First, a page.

|Fifty Plays for Edinburgh at the Traverse|
|Sanctuary by Black Dingo Productions|
|Too Long the Heart (left);|
A Taste of Honey (right)
Brutal murders, fights, period costumes and more: why the theatre can be great for life drawing
|Rebecca Ryan as Jo in |
A Taste of Honey
Figurative work is an important part to my illustration practice and it's an area that I find needs continual practice. Traditional life drawing classes and others (like Dr Sketchys) are always great for life drawing, but lately I've been trying to find alternatives to stationary models.
It was only after a friend organised for me to come in and make sketches of a play she was involved in that I realised that drawing from theatrical performances was the alternative I'd been looking for.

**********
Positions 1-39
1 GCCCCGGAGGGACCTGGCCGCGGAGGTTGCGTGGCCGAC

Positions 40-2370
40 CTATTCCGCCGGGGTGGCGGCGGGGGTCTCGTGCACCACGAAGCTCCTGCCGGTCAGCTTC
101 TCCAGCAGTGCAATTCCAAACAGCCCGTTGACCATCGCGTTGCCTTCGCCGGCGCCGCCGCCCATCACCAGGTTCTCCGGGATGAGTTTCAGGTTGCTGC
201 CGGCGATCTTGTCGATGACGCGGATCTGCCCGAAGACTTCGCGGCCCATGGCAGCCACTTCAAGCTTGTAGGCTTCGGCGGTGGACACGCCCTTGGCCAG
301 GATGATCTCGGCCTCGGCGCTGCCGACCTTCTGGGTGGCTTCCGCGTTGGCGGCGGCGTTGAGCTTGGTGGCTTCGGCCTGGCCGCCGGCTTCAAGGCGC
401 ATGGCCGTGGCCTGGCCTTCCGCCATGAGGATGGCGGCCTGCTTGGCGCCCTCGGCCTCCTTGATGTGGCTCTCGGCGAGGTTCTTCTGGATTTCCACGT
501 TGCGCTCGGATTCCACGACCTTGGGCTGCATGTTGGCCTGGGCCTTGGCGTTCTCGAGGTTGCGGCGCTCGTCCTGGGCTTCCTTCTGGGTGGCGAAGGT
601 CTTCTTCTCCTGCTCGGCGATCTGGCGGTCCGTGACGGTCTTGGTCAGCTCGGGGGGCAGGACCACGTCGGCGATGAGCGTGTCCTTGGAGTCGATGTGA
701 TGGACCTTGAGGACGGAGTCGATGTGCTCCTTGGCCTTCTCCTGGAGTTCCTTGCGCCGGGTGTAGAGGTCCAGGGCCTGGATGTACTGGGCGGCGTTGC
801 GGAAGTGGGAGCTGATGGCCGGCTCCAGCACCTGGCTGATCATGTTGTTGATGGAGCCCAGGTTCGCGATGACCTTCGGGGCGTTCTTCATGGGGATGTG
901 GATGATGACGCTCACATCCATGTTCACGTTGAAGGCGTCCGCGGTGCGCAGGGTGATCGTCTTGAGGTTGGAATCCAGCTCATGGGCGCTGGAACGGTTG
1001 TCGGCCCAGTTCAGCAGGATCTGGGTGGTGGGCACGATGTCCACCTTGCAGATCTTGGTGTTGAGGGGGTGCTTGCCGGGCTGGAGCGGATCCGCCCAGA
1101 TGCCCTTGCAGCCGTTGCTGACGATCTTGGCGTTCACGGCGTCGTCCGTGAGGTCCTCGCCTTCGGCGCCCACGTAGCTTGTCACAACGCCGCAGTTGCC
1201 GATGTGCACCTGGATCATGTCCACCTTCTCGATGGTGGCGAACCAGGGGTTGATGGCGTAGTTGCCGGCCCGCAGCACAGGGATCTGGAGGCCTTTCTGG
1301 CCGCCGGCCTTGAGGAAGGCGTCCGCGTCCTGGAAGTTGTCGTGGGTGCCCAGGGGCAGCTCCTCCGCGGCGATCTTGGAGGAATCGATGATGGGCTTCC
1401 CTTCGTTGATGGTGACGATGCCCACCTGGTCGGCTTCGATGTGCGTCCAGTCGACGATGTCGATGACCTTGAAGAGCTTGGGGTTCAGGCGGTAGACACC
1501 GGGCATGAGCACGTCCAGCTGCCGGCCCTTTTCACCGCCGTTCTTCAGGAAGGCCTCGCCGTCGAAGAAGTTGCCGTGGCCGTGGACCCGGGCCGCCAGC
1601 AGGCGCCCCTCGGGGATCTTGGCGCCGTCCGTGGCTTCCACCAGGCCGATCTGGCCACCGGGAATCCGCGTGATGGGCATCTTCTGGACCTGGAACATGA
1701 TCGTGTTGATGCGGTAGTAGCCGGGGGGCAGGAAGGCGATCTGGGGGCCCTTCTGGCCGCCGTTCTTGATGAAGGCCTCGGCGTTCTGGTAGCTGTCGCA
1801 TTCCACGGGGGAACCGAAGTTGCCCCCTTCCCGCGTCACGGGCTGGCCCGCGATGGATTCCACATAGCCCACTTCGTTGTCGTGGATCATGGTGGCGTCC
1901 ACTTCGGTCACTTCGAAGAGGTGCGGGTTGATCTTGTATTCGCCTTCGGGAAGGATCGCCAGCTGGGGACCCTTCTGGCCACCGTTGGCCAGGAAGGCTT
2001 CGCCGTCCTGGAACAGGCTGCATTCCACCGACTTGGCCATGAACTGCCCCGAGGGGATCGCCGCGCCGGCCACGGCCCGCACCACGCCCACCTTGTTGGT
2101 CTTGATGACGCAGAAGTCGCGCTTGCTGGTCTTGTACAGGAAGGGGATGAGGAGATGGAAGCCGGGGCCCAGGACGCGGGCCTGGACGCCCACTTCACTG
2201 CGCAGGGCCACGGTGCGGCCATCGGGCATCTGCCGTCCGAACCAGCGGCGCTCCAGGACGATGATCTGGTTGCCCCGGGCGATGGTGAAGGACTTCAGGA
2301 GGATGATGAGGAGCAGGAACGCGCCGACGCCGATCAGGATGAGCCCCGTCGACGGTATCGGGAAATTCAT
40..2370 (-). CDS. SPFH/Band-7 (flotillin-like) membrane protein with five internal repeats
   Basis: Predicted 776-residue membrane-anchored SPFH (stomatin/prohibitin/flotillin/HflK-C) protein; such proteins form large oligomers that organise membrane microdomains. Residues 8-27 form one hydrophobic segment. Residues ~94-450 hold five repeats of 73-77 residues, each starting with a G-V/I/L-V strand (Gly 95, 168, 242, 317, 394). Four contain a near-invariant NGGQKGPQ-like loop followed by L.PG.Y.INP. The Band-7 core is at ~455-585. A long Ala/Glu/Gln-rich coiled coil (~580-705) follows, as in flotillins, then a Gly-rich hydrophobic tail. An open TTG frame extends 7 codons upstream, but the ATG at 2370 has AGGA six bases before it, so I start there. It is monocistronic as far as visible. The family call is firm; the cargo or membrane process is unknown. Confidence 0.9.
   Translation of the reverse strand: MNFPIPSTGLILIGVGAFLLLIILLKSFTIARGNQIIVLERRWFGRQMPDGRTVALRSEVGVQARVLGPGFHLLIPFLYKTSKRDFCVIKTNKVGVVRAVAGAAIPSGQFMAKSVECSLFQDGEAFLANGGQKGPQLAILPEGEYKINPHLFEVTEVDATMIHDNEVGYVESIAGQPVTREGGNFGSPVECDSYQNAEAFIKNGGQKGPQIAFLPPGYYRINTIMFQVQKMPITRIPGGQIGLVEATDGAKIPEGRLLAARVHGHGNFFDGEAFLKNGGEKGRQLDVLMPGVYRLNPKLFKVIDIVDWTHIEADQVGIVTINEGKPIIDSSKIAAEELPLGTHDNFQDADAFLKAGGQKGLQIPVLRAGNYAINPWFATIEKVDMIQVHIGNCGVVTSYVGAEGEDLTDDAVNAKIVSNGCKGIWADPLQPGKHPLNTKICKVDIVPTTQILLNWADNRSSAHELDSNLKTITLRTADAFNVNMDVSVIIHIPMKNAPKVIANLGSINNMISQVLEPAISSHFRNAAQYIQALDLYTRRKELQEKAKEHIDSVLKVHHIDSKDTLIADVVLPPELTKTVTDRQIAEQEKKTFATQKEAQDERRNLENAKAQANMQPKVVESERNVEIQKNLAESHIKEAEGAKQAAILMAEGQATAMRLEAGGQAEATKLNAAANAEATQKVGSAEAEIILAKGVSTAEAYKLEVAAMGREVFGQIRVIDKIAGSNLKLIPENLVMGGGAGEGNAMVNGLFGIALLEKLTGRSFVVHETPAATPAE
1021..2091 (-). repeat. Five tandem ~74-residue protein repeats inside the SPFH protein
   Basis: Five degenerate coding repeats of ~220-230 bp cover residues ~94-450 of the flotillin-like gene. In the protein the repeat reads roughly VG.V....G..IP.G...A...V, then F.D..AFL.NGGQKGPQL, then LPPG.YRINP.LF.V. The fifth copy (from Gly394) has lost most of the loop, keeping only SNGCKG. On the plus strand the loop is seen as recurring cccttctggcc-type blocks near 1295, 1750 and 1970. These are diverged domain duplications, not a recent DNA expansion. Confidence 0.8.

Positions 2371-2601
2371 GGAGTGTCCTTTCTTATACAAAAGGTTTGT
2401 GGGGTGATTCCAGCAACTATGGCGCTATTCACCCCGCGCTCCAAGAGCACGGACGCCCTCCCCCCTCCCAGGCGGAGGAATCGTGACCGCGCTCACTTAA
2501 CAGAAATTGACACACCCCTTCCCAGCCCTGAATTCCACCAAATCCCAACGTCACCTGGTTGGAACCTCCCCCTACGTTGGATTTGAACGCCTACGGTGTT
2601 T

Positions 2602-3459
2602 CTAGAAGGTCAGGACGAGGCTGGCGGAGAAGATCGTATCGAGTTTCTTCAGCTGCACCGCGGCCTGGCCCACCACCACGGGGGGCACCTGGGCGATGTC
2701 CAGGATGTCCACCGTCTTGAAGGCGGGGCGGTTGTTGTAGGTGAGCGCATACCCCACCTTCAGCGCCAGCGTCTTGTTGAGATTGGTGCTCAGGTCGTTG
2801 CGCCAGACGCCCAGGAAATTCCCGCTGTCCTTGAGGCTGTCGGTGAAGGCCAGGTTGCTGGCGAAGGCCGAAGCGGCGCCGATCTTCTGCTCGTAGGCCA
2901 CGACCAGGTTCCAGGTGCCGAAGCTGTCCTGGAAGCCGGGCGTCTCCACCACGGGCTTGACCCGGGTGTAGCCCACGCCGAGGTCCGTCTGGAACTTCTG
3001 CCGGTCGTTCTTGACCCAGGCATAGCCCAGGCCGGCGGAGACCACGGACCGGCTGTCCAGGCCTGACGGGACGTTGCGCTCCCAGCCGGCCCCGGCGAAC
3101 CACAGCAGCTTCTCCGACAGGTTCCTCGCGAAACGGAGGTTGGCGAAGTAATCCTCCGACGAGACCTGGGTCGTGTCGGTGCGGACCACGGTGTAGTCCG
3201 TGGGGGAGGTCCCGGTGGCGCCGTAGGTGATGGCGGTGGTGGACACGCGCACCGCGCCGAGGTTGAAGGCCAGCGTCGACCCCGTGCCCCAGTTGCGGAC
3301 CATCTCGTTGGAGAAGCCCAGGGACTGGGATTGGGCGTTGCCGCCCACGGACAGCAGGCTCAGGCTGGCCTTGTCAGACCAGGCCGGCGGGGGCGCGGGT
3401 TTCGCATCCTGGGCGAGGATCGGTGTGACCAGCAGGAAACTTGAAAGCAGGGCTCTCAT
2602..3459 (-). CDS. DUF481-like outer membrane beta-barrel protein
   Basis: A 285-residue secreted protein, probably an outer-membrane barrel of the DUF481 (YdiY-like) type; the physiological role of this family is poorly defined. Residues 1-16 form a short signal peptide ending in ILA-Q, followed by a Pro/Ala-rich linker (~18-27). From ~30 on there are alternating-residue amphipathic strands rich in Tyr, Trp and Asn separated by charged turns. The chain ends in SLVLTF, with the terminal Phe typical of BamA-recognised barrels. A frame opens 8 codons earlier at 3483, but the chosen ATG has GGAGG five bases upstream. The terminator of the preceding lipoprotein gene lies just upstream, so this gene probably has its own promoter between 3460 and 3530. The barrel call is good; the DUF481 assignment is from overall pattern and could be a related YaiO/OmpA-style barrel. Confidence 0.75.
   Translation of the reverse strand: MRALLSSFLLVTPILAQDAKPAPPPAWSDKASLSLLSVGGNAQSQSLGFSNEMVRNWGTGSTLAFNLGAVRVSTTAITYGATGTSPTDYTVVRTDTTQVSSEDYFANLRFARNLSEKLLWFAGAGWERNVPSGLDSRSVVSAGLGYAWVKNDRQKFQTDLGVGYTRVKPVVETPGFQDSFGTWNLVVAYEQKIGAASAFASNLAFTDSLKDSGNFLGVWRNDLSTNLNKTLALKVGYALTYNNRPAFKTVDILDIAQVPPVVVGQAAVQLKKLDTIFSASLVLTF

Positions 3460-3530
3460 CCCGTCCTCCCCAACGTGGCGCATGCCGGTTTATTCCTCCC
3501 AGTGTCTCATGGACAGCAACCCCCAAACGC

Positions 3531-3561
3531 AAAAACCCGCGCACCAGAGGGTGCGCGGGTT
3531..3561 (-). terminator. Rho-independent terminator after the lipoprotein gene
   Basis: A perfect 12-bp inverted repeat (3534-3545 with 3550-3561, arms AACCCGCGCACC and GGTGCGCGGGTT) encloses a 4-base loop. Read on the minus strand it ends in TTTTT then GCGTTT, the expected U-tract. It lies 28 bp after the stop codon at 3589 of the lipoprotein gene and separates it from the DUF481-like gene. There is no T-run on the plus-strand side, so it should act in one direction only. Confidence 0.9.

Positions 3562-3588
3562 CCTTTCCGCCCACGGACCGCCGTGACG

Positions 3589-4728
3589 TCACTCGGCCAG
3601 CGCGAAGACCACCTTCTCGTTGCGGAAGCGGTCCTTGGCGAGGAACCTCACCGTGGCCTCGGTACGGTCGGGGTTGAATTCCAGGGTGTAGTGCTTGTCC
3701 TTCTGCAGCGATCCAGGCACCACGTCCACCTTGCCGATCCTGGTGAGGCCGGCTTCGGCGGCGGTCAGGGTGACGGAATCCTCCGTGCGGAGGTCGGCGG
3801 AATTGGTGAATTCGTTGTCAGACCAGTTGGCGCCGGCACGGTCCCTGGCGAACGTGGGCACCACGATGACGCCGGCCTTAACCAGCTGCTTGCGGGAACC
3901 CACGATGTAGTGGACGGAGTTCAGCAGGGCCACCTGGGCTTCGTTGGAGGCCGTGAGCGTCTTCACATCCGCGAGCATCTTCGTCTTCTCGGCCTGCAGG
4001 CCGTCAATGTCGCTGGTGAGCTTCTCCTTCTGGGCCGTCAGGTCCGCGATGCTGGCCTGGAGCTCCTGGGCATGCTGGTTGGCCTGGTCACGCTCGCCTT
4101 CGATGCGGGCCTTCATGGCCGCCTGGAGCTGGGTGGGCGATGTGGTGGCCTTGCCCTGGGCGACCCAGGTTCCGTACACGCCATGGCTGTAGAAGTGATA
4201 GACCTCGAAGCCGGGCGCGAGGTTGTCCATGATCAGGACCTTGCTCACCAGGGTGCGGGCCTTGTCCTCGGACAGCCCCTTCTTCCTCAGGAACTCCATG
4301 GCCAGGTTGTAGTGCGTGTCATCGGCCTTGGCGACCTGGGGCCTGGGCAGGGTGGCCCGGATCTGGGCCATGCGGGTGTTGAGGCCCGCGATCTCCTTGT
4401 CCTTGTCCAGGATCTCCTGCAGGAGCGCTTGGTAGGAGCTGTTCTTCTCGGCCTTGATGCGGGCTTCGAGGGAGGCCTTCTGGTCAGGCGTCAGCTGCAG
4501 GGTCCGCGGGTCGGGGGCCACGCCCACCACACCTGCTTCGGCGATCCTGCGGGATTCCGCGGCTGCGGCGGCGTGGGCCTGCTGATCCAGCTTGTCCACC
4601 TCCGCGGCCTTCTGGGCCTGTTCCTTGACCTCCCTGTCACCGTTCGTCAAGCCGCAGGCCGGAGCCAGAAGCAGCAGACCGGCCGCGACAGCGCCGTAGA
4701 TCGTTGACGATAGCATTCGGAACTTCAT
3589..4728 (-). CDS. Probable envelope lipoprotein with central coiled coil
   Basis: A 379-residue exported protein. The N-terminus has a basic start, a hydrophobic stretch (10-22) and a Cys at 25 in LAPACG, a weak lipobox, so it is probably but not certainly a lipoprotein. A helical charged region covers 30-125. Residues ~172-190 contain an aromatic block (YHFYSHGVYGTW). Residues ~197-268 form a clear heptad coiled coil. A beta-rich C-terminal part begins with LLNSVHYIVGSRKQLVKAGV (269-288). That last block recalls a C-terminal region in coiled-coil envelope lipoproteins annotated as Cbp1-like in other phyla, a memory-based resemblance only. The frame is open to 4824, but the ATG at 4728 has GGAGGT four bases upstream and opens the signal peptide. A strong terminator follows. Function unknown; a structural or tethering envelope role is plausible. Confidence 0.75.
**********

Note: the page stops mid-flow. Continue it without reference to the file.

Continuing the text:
Many of the drawings done in the theatre are ineligible
scrawlings and most of them won't ever see the light of day. But some
of them have been really useful for capturing a facial expression or a
gesture or pose.
The only drawback to drawing from a live performance (appart from drawing very fast!) is that you're drawing in semi-darkness. It's only when the lights come on again do you see the state of your sketchbook...
|Sketchbook work from Richard III by the Edinburgh Theatre Graduate Group|